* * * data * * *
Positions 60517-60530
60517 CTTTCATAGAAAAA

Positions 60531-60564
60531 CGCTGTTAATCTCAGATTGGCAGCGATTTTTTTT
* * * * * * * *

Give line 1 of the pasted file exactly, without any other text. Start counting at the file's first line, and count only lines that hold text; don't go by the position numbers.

Positions 60517-60530